book of books – The Tin Drum


There are certain books you come to with a baggage that has been handed to you by the media, word of mouth and your own expectations. The Tin Drum by Gunter Grass falls into that category because you start reading it with the knowledge that he is one of Germany’s most famous writers, is embroiled in controversy over his Nazi past and won a Nobel prize. There is even a film version of this book, which I have not seen, which for those that have will also add to the noise before you even turn a page.

There is also a slight intimidation in the length, not far off 600 pages, that puts it into the middle category of not a major undertaking like War & Peace but equally not a slim volume that can be consumed quickly.

Plot summary
A boy named Oskar is telling his life story from the comfort of a mental hospital explaining that from the age of three he decided not to grow up and so remained for many years three foot high. The other event on his third birthday is the drum he is given as a present. He drums his way through most of the next twenty seven years but the landscape around him changes. On the family front his mother, who has two lovers, dies and one of his presumptive fathers dies after defending the Polish Post Office in Danzig. In terms of his education Oskar is unable to fit into a school environment and mainly communicates through his drum and uses his high pitched scream that shatters glass. His life changes after he meets another midget Bebra who advises him how to behave and then after the war starts drafts him into the propaganda company cheering the troops. Meanwhile Oskar has used his third drumstick to get the family shop girl Maria pregnant but she marries his remaining presumptive father and the son Kurt is never acknowledged as being his. Following the end of the war and the Soviet takeover of Danzig Oskar and family head for Düsseldorf where Oskar starts a jazz band that makes him rich and falls in love with a nurse living in an apartment opposite his own. The nurse turns up dead and Oskar takes the blame – hence the mental hospital – but on his thirtieth birthday the news comes through that the real killer has confessed and he might be acquitted and sent out into an uncertain future.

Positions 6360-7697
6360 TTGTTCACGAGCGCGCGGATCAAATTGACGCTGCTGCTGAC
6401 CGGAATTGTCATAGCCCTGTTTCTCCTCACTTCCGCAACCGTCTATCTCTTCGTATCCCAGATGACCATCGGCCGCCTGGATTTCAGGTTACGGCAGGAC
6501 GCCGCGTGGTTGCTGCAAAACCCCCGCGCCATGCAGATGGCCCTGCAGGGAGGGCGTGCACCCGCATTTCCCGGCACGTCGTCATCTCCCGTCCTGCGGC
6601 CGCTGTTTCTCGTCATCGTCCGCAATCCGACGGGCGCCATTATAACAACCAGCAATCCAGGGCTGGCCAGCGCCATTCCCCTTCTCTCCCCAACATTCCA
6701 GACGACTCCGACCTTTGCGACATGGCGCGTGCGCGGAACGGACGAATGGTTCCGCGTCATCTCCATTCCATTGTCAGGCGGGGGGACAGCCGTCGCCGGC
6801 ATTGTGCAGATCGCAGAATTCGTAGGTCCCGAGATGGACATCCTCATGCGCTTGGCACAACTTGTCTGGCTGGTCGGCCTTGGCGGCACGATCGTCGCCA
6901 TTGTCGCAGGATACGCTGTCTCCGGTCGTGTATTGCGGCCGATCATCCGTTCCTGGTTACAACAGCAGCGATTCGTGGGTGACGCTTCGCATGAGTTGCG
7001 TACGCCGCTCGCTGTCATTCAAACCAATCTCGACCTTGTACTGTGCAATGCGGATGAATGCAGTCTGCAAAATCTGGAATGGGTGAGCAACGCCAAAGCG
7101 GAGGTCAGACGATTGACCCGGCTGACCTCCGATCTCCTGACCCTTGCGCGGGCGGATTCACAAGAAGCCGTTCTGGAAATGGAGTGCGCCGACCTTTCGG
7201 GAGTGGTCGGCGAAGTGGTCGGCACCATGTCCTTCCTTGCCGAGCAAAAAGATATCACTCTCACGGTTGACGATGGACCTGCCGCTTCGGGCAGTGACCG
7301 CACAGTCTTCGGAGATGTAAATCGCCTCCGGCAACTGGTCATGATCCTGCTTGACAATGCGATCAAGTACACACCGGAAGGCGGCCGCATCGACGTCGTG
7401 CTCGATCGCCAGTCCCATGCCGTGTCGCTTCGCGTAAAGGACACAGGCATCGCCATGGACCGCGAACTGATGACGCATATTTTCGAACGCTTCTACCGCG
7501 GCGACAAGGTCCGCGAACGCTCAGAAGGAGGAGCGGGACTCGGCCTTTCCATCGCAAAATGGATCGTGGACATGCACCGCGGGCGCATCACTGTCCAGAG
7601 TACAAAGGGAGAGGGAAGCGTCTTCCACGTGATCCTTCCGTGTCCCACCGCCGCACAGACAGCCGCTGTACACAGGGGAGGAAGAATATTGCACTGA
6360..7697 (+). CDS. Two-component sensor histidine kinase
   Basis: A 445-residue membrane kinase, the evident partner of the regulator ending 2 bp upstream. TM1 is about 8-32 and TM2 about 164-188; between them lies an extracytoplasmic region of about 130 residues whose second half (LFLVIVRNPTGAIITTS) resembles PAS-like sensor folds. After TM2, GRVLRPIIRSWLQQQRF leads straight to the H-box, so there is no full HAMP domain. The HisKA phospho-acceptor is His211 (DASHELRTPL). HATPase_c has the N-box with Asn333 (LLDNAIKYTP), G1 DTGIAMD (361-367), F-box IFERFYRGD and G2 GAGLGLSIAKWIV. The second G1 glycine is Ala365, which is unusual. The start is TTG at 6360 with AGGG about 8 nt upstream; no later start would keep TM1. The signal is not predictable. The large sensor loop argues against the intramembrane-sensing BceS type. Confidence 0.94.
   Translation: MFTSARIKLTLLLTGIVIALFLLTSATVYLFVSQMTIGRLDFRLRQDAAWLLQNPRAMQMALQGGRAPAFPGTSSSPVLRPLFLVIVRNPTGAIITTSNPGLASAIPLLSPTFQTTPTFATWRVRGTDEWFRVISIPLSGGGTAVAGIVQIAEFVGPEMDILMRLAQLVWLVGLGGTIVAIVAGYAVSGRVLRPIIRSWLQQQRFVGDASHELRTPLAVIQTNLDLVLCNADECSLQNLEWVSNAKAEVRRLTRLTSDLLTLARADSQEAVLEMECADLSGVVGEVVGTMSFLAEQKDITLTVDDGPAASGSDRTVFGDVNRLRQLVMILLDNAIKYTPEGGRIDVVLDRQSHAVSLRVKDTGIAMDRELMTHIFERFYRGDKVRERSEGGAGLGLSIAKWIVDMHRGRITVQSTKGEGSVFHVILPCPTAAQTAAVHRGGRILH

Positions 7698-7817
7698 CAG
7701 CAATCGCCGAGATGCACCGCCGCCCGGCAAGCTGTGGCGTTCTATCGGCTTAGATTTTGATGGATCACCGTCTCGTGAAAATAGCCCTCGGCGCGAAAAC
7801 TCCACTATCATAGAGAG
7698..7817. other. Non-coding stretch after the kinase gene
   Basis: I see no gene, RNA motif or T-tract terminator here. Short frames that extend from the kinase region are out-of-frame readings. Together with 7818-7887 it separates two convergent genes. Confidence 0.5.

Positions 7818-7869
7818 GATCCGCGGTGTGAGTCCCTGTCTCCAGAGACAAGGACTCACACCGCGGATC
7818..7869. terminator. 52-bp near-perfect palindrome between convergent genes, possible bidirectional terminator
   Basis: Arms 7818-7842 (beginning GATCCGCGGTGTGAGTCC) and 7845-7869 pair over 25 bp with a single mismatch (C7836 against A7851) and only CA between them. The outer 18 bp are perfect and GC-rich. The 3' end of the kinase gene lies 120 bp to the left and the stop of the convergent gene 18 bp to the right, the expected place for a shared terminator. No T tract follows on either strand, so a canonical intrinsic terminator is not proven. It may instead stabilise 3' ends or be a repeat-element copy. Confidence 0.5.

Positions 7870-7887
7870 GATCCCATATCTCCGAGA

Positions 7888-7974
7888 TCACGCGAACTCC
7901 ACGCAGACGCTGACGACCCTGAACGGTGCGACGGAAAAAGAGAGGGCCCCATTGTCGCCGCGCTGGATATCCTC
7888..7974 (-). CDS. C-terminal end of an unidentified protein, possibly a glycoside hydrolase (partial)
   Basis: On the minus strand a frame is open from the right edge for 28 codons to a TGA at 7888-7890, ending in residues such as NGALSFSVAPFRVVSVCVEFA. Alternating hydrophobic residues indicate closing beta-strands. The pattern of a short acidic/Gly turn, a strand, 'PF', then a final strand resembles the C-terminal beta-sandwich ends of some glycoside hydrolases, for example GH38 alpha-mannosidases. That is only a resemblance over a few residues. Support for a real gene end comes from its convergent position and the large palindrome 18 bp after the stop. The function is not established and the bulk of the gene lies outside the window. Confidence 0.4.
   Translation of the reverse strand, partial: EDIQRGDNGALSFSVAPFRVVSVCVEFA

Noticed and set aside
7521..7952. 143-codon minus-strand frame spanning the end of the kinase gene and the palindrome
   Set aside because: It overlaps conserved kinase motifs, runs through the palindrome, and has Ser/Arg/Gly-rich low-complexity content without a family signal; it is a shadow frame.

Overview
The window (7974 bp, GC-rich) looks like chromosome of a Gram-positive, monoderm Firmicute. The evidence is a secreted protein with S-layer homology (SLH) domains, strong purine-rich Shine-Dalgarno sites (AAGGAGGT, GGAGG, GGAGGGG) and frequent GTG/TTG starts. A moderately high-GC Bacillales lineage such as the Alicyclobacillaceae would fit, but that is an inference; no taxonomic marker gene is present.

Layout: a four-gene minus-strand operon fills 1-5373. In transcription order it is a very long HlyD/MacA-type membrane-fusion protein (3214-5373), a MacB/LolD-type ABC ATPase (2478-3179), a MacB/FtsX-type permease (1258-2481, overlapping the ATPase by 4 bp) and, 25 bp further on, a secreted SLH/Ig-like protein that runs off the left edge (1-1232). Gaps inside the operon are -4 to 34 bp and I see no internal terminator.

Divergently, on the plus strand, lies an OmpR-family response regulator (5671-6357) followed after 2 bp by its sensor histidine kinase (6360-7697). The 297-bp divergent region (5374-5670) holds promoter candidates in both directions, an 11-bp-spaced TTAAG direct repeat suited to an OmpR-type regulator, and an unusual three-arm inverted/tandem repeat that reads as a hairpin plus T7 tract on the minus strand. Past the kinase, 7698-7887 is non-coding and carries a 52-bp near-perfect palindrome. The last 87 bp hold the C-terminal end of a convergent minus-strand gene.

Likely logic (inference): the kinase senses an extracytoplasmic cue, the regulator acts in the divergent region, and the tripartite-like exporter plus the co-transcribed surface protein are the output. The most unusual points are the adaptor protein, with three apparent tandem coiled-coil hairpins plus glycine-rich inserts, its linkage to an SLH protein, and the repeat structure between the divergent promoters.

That’s the gist of it but there are numerous episodes that have been missed but the key point is that there is a development of Oskar that is unique and although delayed takes him into some strange places and links him with some very unusual characters.

Is it well written?
The start is a challenge and it takes a fairly long time before any sort of interest grows in Oskar who is not only a deliberate freak but very annoying at times. Where you start to appreciate Grass is when it starts to dawn that in a way Oskar is a metaphor for the stunted ambitions firstly for the Poles to have an independent nation and then later for there to be a sane voice against the violence and bitterness of the post-war Germany. The character of Oksar becomes more likeable when he starts to speak and by the end the drumming and the height are not the issue it is the idea that he is frightened of the world, despite everything he has done, that is the image that you remember. There is a large amount going on here that at first is not only obvious but is also not engaging. It is only when the history starts to dictate events that the book gains a momentum independent of the main characters. Because of the length of the book Grass is also able to deploy various techniques and involved the reader sometimes in a historical battle scene, a rags to riches success story or even a thriller.

Should it be read?
This deserves to be read because it not only contains a very good story but it is a challenging book that almost deliberately throws in the face of the reader a collection of ugly, freakish characters that it is almost impossible to like. The struggle he makes you go through is worth it because the ending is something that is very thought provoking. It is also a good idea to read works of literature from other cultures because it not only provides a different geographical perspective on the world but also throws up a different writing style. I would recommend this book to anyone that was prepared to work at it and stick with it until the end but for a casual holiday read it would not make it into hand luggage. That is a shame because it does deserve to be read but it is a reality.

Summary
Oskar the midget grows up in a world that is tainted by the evil and actions of others and realises at the end that hiding behind a childhood façade is not a long term solution